The Samsung Galaxy S3 and the dawn of the split-screen smartphone
Back in 2009, LG launched a high profile feature phone, the BL40 Chocolate Touch, an obscenely long handset with what LG touted as a distinctive “dual-screen” UI. While LG’s extended lost the lead in mobile, this feature: a two column view generating complete use of a large screen, has popped up in the unlikeliest of successors, the Samsung Galaxy S3.
The Pop-up Play function included on the new Android flagship launched final night gives you the capability to push a video into a floating window and continue to use other apps around it on the phone’s giant 4.eight-inch screen. It is awesome. As we said last night, it is the purpose for quad-core phones.
But it also points to something else: phones are getting so powerful, and customers so demanding, that sooner or later this split-screen functionality is sure to become standard, just as it has on the desktop. The query is, who’s going to jump first, Google, Apple, or Microsoft?
Samsung’s implementation on the Galaxy S3 is effectively thought out: with a tap, a video becomes a little window you can move around so you can text, chat or surf the net, with no sign of slow down. It could be improved further of course: there’s no indication it functions with Flash videos or these played inside other apps (such as the shonky BBC iPlayer Android app). But Samsung is clearly reacting to what it thinks customers will like, and from our hands on time with the device, we think they actually will like it.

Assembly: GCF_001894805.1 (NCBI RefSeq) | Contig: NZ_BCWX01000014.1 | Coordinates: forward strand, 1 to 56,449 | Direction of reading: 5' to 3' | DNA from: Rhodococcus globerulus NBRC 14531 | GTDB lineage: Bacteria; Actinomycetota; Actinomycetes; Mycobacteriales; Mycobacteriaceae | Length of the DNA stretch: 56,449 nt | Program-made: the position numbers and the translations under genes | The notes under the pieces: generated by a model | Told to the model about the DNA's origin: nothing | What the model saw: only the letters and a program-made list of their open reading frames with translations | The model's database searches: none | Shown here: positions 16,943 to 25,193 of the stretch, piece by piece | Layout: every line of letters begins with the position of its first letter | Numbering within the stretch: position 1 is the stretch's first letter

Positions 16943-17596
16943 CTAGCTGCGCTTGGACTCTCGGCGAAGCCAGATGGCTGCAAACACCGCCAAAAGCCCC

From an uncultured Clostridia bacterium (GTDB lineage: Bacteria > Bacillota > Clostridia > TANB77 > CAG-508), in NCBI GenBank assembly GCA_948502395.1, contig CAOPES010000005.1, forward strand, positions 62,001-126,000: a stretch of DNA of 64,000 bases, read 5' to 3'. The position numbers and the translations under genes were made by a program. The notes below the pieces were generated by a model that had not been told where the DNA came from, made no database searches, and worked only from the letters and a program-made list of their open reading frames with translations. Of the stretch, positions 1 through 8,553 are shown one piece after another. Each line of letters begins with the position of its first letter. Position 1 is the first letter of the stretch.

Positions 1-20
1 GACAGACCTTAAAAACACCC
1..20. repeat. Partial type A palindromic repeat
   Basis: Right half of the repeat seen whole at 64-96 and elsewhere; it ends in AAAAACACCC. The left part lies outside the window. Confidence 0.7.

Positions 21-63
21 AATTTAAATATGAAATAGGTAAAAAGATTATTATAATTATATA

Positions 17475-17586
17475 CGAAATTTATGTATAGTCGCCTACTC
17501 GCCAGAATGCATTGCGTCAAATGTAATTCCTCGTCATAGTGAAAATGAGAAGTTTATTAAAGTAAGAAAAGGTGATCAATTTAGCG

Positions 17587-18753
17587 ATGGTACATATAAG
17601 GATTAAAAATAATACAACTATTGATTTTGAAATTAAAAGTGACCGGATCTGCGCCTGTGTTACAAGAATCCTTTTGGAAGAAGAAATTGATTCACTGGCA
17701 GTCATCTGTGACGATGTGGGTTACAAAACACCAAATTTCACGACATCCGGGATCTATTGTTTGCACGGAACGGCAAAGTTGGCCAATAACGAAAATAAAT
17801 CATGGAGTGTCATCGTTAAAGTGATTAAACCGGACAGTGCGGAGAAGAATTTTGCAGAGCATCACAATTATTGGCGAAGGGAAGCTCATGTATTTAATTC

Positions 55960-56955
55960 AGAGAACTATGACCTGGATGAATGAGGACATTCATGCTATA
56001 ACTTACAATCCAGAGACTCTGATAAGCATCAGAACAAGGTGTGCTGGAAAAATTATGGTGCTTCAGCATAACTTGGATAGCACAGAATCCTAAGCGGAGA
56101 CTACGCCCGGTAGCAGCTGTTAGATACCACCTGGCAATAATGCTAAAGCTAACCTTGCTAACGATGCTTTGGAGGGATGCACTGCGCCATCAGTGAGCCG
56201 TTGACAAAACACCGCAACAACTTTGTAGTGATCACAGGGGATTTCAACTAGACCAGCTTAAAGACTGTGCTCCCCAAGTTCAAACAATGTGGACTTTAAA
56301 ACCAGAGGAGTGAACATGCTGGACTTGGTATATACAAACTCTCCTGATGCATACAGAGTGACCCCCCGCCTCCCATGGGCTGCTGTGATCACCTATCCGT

Samsung Galaxy S3: What happens to Android when HTC cannot get a appear in?
And if they do, the possibilities are endless. Tweetstream windows side by side with the Tv stream you are watching, IM chat sessions subsequent to a browser window. So extended as the screen is huge enough, of course, but as “typical” screen sizes get closer and closer to five inches that must cease to be a issue.
So this is the commence of a trend: who’s going to take up the challenge and flatter Samsung with imitation? Just last week we saw an amazing iPad jailbreak which let you run side by side iPhone apps on Apple’s table. But I assume it is unlikely we’ll see this from Cupertino. Immediately after all, in OS X Lion, its push to full-screen apps that you swipe between with a 3 finger stroke on the touchpad suggests it’d go the other way. Its vision? Straightforward swiping among apps it is definitely a bit a lot more sophisticated than floating windows on really little screens.
On the iPad operating iOS 5, you can swipe with 4 fingers in between apps for speedy multitasking, and it seems most likely Apple would want to bring this to the iPhone at some point there are already jailbreak solutions for the iPhone that do this as well. Probably when the iPhone, as rumoured, moves up a screen size.
Google’s a prospective candidate. The subsequent version of Android, Jellybean, may effectively debut before the finish of the year. I wrote about Samsung’s massive significance to Android last night, and Google could well adopt some form of this picture-in-picture ability into it, given its stance towards full multitasking – by contrast, multi-tasking on iOS and Windows Phone is nonetheless extremely much “on rails”, albeit cleverly carried out.
In fact although, it could nicely be Microsoft who makes use of some thing like this. The subsequent version of Windows Telephone, codenamed “Apollo”, is expected to be a massive revamp with close Windows 8 integration. And Windows eight on ARM-based mobile tablets boasts a thing quite fascinating indeed: “snap” multitasking, which lets you run two apps side by side on screen at the moment.
On a Windows Telephone with a huge screen, such as a HTC Titan or a Nokia Lumia 900, I could see Microsoft implementing some thing really equivalent, if not in Apollo, then somewhere in the near future, to preserve the Windows eight knowledge comparable across all screens. And that sort of productivity boost could be just what Windows Telephone needs, given the present grim app outlook for the platform.
What do you reckon? Are split screen apps the future for smartphones? Let us know your thoughts in the comments beneath.